The Application of PCR Fingerprinting to the Epidemiologic Analysis of Bacterial and Fungal Pathogens

  • G. Schönian
  • Y. Gräser
  • O. Meusel
  • W. Meyer
  • P. Buchholz
  • W. Presber
  • Th. G. Mitchell
Chapter

Abstract

The increased incidence of nosocomial infections especially in immunocompromised patients has stimulated interest in developing more definite procedures for epidemiological studies of the etiological agents, such as pathogenic strains of different bacterial and fungal species. To determine the origins of infection, the routes of acquisition and transmission as well as the persistence of pathologic strains, precise and reproducible diagnostic methods are required. Recently, Williams et al (1990) and Welsh and McClelland (1990) described a PCR-based method for assessing DNA polymorphisms by amplifying genomic DNA with single primers of arbitrary nucleotide sequence. The use of the PCR with primers differing in length and nucleotide composition detected polymorphisms in the absence of specific sequence information in DNA from bacteria (Jayarao et al 1992), fungi (Crowhurst et al 1991), plants (Wilde et al 1992), animals (Welsh et al 1991) and humans (Williams et al 1990). Polymorphisms generated by this method have been termed arbitrarily primed-polymerase chain reaction (AP-PCR) fingerprinting (Welsh and McClelland 1990), random amplification of polymorphic DNA (RAPD) markers (Williams et al 1990) and DNA amplification fingerprinting (Jayarao et al 1992). The term PCR fingerprinting is used here because single primers, which were originally applied as hybridization probes in conventional DNA fingerprinting to detect minisatellite and microsatellite DNA such as the core sequence of phage M 13 (5’GAGGGTGGCGGTTCT), and the simple repeat sequences (GACA)4 and (GATA)4 (Meyer et al.1991; Ali et al 1986) were used to amplify DNA sequences in the genome of different bacterial and yeast species. Besides, in our experiments primers were tested which were already used in other labs for AP-PCR (universal sequence of M 13; 5’TTATGAAACGACGGCCAGT; Welsh et al 1991) or RAPD (10-mer oligonucleotide; 5’TCACGATGCA; Williams et al).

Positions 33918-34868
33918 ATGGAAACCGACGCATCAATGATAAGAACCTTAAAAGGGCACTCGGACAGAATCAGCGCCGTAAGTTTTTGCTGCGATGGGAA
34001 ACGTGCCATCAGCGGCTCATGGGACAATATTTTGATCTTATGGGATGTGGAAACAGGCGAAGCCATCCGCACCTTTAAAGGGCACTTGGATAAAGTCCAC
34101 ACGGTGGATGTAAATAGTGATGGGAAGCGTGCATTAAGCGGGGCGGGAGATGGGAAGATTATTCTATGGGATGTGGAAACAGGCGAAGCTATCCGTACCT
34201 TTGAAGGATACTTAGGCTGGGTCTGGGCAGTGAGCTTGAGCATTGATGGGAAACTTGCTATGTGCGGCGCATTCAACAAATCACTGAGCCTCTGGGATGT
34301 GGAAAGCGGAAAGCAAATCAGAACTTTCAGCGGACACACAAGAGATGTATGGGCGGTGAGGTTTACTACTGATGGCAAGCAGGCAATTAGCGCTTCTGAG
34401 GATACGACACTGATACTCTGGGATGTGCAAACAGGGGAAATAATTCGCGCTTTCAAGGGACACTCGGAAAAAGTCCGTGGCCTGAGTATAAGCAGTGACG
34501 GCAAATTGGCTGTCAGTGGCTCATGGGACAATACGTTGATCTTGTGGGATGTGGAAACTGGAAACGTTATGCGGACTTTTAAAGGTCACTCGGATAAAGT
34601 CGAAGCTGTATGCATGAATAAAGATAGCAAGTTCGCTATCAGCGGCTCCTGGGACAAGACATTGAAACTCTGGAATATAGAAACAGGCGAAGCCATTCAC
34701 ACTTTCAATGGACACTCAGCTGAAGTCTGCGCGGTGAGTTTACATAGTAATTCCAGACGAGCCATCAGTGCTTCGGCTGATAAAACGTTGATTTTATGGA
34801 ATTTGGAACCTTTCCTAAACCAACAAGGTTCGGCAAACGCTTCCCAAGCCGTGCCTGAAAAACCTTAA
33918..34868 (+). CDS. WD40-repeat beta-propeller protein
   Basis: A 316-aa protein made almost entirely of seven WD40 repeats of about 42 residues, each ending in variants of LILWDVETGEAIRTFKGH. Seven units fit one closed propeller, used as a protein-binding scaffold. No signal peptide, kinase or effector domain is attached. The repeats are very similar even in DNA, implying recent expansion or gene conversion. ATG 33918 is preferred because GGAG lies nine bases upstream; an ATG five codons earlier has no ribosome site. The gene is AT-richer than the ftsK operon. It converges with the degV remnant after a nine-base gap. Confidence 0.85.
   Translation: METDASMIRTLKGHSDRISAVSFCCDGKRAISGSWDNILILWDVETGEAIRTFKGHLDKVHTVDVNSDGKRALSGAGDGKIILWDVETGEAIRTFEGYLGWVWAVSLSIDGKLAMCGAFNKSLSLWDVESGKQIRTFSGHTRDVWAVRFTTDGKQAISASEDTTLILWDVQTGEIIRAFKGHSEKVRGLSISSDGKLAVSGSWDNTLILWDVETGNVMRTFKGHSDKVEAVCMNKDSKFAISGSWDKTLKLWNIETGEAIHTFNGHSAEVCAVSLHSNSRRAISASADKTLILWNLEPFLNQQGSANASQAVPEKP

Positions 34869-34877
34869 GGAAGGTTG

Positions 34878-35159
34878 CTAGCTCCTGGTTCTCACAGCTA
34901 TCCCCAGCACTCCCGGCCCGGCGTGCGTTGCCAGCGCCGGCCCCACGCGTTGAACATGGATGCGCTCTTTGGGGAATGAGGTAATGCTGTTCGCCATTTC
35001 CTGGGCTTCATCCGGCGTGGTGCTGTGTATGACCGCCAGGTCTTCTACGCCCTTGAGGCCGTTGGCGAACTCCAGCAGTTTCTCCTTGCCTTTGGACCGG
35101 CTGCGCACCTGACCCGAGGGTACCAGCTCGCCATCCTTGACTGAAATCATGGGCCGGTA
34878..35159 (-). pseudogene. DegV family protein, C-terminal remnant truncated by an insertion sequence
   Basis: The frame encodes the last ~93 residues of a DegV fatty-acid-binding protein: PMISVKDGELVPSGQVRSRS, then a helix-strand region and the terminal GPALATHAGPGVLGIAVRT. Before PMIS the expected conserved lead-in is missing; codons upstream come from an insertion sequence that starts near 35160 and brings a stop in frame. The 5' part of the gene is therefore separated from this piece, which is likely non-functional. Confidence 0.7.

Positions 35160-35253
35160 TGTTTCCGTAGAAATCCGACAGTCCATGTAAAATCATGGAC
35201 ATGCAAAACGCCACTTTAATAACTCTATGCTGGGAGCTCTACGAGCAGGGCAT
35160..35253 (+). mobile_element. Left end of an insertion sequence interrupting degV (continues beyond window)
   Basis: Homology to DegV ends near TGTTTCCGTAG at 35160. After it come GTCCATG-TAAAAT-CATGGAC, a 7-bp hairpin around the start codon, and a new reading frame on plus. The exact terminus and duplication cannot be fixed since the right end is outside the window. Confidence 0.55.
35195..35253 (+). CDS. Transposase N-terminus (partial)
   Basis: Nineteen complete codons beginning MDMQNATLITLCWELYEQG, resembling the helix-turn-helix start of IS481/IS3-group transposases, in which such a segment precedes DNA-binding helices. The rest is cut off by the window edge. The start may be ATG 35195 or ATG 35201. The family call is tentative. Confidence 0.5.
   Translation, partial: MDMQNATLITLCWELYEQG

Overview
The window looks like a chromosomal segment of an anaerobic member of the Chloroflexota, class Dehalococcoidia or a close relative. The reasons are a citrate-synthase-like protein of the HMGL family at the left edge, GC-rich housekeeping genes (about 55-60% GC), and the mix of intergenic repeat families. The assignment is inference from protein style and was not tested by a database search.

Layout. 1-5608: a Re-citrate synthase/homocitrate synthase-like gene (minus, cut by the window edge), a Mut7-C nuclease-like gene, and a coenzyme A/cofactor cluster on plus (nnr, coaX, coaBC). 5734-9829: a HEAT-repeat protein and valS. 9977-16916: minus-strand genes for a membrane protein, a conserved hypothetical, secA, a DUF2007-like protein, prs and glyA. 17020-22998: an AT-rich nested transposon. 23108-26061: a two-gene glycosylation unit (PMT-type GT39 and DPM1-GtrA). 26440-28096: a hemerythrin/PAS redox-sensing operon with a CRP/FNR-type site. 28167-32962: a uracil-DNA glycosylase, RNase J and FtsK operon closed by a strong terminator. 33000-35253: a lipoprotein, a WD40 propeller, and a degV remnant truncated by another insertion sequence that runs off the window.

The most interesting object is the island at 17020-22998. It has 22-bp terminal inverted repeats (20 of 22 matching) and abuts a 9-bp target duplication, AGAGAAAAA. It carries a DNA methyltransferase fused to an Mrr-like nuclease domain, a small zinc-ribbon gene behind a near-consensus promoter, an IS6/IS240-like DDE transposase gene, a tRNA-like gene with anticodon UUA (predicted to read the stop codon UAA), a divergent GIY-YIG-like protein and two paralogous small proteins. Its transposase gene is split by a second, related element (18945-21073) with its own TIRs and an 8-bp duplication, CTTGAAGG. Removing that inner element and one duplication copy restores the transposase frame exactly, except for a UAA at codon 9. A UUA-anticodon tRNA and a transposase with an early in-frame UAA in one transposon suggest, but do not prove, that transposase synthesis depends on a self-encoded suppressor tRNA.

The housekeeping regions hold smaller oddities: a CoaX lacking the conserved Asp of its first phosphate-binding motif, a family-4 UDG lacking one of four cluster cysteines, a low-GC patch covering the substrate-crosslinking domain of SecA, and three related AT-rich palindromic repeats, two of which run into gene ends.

Keywords

Magnesium Phenol Hydroxide Agarose Bromide 

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Copyright information

© Springer Science+Business Media New York 1994

Authors and Affiliations

  • G. Schönian
    • 1
  • Y. Gräser
    • 1
  • O. Meusel
    • 2
  • W. Meyer
    • 3
  • P. Buchholz
    • 1
  • W. Presber
    • 1
  • Th. G. Mitchell
    • 3
  1. 1.Institut für Mikrobiologie und HygieneUniversitätsklinikum Charité der Humboldt-UniversitätBerlinGermany
  2. 2.Zentrum für Zahn-, Mund-und KieferheilkundeUniversitätsklinikum Charité der Humboldt-UniversitätBerlinGermany
  3. 3.Department of MicrobiologyDuke University Medical CenterDurhamUSA

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